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Under Age Drinking Case Analysis

The question raised by the opinion is whether, as the dissent claims, it effectively imposes strict liability on parents if underage alcohol consumption by teenagers occurs on their property, and injury results.

The majority opinion makes only one statement that would suggest to the contrary, in footnote 13: “We recognize that a jury could accept the Niesens’ assertion that they knew nothing about the party, in which case the issue here would be decided on a factual, not a legal, basis.”

Otherwise, however, the majority seems to acquiesce in Deininger’s assessment, even as it finds nothing wrong with imposition of liability.

For instance, the majority does not address any response to Deininger’s argument concerning “‘common knowledge’ of the proclivities of teenagers in the community.”

Although not all teenagers drink alcohol, drinking alcohol is a proclivity of teenagers in all communities, and parents “should know” that. Logically, then, the decision results in strict liability on any parents who allows an opportunity for underage drinking to occur.

Another question is whether Deininger is correct that the majority’s decision to allow recovery has no logical stopping point.

Suppose, for example, that, rather than allegedly allowing a high school party to occur on their property, the case involved underage adults having a party. Everything in the majority’s assessment of the six public policy factors is equally applicable, despite the unreasonable burden that it would impose on parents of a 20-year-old adult child living on their property to ensure that no alcohol consumption ever occurs.

Another problematic scenario is a 21-year-old sharing an apartment with a 20-year-old. Under the court’s analysis, the 21-year-old is likely to be held strictly liable for any injuries that are the result of alcohol consumption on the premises by his roommate or his guests.

Intuitively, there may be a difference between an underage adult child living with a parent, and an underage adult living with a non-relative legal adult. Legally, however, the duties owed by the adult of drinking age are no different.

The court writes, “The facts of this case limit its application,” suggesting that it should not be interpreted that broadly.

However, the next sentence states, “If adults do not knowingly permit underage drinking on their property, they will not become liable for the injuries resulting from underage intoxication.” That still leaves the 21-year-old roommate liable. After all, when seeking a roommate, the 21-year-old can always insist on a non-drinker. Advertisements for roommates commonly request non-drinking, non-smoking, non-drug-users.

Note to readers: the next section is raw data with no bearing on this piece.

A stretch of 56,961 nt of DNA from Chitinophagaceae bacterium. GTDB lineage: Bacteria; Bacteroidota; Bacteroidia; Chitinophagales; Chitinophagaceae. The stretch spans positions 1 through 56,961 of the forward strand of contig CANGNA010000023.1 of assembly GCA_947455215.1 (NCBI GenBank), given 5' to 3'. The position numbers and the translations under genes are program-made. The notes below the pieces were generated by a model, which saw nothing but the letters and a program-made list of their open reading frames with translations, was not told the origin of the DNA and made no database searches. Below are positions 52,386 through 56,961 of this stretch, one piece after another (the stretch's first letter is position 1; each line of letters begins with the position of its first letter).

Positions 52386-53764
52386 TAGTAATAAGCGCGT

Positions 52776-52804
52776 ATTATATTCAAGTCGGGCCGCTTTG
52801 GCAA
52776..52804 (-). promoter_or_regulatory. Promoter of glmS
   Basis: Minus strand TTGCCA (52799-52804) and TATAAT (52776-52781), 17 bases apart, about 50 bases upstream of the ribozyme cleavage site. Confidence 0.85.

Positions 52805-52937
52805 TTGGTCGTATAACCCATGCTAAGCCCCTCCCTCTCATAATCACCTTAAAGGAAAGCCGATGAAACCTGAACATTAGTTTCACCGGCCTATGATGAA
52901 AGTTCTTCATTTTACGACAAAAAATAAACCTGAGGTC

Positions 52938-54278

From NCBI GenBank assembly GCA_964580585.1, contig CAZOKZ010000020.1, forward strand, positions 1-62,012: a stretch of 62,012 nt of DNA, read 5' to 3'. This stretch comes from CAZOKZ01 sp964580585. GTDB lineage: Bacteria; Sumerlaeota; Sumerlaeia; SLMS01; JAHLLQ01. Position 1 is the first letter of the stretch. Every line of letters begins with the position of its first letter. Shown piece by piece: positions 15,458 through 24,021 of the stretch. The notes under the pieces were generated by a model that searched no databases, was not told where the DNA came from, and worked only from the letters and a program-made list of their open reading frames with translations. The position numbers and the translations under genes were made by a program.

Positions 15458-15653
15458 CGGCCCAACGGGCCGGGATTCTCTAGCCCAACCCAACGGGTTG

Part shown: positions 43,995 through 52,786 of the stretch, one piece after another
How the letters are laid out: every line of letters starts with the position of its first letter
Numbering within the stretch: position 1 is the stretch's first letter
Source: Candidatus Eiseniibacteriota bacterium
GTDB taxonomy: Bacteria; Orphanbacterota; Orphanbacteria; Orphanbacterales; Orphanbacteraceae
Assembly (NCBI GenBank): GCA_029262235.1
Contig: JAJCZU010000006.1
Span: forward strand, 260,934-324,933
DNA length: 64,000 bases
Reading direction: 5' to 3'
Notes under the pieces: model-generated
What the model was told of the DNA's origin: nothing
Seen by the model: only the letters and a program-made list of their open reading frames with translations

A third scenario is a landlord who rents property to a 20-year-old. It is reasonable for the landlord to expect that underage drinking will occur on the premises. As with the parents in the case at bar, it will be easy to say, after injury occurs, that the landlord “should have known” that underage drinking was occurring on the property, and should be liable.

Despite the factual differences in each of these three scenarios, the relevant facts are the same — one adult allowed another adult (albeit an underaged one) to drink alcohol and provide alcohol to other underage adult guests on the first adult’s property.

None of the three “legal adults” have broken any criminal law, and none should be subject to civil liability, either; yet, the majority’s reasoning imposing liability in the case at bar applies to them anyway.

It is noteworthy that, although Deininger’s dissent expressly addresses the possibility of liability where the underage drinker is 16 to 20, the majority makes no effort to limit its holding to those 17 and under.

As a final note, the decision is also noteworthy for a lengthy discussion of duty in negligence cases generally.

Wisconsin had long followed the minority rationale in Palsgraf v. Long Island Railroad Co., 248 N.Y. 339, 162 N.E. 99, 103 (1928), which posits that everyone owes a duty of care to the entire world. A.E. Inv. Corp. v. Link Builders, Inc., 62 Wis.2d 479, 483-84, 214 N.W.2d 764 (1974).


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Last year, however, the Wisconsin Supreme Court, in Hoida v. M&I Midstate Bank, 2006 69, par. 29, 291 Wis.2d 283, 717 N.W.2d 17, held that a court may limit recovery for a harmful act based on the absence of a duty of care owed by the defendant to the plaintiff.

The case at bar is the first published decision to attempt reconciliation of prior Wisconsin law with Hoida. It does so by concluding, “Duty, though defined extremely b
roadly, is like any other legal concept.

When facts are found or disputed, presence or absence of duty can be answered by a court as a matter of law. In the usual case, however, we leave duty, a concept inseparable from foreseeability or recognition, to a jury. Duty has not become just another policy factor. That is what Hoida recognizes.”

Any defense attorney arguing the absence of duty in a negligence case, or any plaintiff’s attorney faced with such an argument, would be wise to study this portion of Judge Dykman’s analysis.

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David Ziemer can be reached by email.

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